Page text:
1 Now when they had passed through Amphipolis and Apollonia, they came to Thessalonica, where there was a synagogue of the Jews. 2 And Paul went in, as was his custom, and on three Sabbath days he reasoned with them from the Scriptures, 3 explaining and proving that it was necessary for the Christ to suffer and to rise from the dead, and saying, “This Jesus, whom I proclaim to you, is the Christ.” 4 And some of them were persuaded and joined Paul and Silas, as did a great many of the devout Greeks and not a few of the leading women. 5 But the Jews were jealous, and taking some wicked men of the rabble, they formed a mob, set the city in an uproar, and attacked the house of Jason, seeking to bring them out to the crowd. 6 And when they could not find them, they dragged Jason and some of the brothers before the city authorities, shouting, “These men who have turned the world upside down have come here also, 7 and Jason has received them, and they are all acting against the decrees of Caesar, saying that there is another king, Jesus.” 8 And the people and the city authorities were disturbed when they heard these things. 9 And when they had taken money as security from Jason and the rest, they let them go.
Paul and Silas in Berea
10 The brothers immediately sent Paul and Silas away by night to Berea, and when they arrived they went into the Jewish synagogue. 11 Now these Jews were more noble than those in Thessalonica; they received the word with all eagerness, examining the Scriptures daily to see if these things were so. 12 Many of them therefore believed, with not a few Greek women of high standing as well as men. 13 But when the Jews from Thessalonica learned that the word of God was proclaimed by Paul at Berea also, they came there too, agitating and stirring up the crowds. 14 Then the brothers immediately sent Paul off on his way to the sea, but Silas and Timothy remained there. 15 Those who conducted Paul brought him as far as Athens, and after receiving a command for Silas and Timothy to come to him as soon as possible, they departed.
Paul in Athens
16 Now while Paul was waiting for them at Athens, his spirit was provoked within him as he saw that the city was full of idols. 17 So he reasoned in the synagogue with the Jews and the devout persons, and in the marketplace every day with those who happened to be there. 18 Some of the Epicurean and Stoic philosophers also conversed with him. And some said, “What does this babbler wish to say?” Others said, “He seems to be a preacher of foreign divinities”—because he was preaching Jesus and the resurrection. 19 And they took him and brought him to the Areopagus, saying, “May we know what this new teaching is that you are presenting? 20 For you bring some strange things to our ears. We wish to know therefore what these things mean.” 21 Now all the Athenians and the foreigners who lived there would spend their time in nothing except telling or hearing something new.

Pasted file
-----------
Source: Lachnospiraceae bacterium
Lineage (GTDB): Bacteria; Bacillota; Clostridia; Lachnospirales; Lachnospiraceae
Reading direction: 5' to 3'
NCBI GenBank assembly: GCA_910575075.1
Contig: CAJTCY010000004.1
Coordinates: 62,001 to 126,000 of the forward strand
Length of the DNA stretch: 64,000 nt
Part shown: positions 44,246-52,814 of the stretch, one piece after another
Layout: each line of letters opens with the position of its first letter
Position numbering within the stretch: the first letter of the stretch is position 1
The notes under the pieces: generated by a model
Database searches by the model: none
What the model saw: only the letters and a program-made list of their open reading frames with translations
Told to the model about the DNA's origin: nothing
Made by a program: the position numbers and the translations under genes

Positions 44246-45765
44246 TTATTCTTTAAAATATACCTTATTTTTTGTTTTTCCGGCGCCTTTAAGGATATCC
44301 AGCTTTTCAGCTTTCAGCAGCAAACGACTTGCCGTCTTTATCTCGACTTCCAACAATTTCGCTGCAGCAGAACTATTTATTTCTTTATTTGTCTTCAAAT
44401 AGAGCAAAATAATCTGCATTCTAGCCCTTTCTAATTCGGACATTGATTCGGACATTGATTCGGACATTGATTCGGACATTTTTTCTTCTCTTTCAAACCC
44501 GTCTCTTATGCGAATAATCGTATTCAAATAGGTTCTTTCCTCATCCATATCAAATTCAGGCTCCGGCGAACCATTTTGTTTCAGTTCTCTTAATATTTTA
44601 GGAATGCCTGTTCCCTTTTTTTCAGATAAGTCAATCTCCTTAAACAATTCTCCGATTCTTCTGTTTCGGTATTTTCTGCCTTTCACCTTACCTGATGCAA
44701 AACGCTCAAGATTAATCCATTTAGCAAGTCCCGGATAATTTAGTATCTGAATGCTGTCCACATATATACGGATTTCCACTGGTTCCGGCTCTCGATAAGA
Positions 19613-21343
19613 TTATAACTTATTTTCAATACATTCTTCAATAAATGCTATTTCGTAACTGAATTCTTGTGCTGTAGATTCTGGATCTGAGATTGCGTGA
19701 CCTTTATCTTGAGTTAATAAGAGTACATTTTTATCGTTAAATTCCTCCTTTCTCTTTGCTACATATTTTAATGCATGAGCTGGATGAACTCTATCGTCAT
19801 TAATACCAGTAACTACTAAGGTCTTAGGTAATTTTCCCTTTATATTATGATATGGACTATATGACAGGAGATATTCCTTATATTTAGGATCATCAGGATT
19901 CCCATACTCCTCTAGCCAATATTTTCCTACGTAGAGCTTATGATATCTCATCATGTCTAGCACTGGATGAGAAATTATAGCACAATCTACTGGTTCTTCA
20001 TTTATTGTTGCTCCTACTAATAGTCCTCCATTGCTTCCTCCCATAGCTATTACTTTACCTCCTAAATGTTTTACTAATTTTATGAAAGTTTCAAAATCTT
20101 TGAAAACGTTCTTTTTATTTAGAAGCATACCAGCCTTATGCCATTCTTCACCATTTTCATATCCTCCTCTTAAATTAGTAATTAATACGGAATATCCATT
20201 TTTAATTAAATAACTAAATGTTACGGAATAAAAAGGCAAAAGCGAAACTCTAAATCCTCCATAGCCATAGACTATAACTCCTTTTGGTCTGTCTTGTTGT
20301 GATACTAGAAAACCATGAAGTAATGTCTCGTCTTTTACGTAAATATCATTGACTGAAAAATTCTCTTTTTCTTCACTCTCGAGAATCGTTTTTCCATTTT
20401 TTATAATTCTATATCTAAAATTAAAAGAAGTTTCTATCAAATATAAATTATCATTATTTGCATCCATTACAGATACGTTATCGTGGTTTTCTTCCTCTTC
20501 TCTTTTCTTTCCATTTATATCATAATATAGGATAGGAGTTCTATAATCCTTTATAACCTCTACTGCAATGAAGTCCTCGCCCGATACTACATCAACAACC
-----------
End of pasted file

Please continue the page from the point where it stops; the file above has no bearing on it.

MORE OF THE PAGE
22 So Paul, standing in the midst of the Areopagus, said: “Men of Athens, I perceive that in every way you are very religious. 23 For as I passed along and observed the objects of your worship, I found also an altar with this inscription: ‘To the unknown god.’ What therefore you worship as unknown, this I proclaim to you. 24 The God who made the world and everything in it, being Lord of heaven and earth, does not live in temples made by man, 25 nor is he served by human hands, as though he needed anything, since he himself gives to all mankind life and breath and everything. 26 And he made from one man every nation of mankind to live on all the face of the earth, having determined allotted periods and the boundaries of their dwelling place, 27 that they should seek God, and perhaps feel their way toward him and find him. Yet he is actually not far from each one of us, 28 for
“ ‘In him we live and move and have our being’;
as even some of your own poets have said,
“ ‘For we are indeed his offspring.’
29 Being then God’s offspring, we ought not to think that the divine being is like gold or silver or stone, an image formed by the art and imagination of man. 30 The times of ignorance God overlooked, but now he commands all people everywhere to repent, 31 because he has fixed a day on which he will judge the world in righteousness by a man whom he has appointed; and of this he has given assurance to all by raising him from the dead.”
32 Now when they heard of the resurrection of the dead, some mocked. But others said, “We will hear you again about this.” 33 So Paul went out from their midst. 34 But some men joined him and believed, among whom also were Dionysius the Areopagite and a woman named Damaris and others with them.
Paul’s address to the Areopagus probably was not his most successful sermon in terms of conversions, but it is very applicable to our cultural climate. The men who Paul preached too would have been thought leaders of their days. Philosophers, academics, politicians, and judiciaries would have heard Paul’s message. Some of them even mocked Paul, but others chose to believe and in choosing it changed their eternities. Not everyone we interact with will accept the message our faith proclaims. Not everyone is going to accept who we are as followers of Jesus. But in a world where Christians may be mocked others may find a hope that changes everything for them.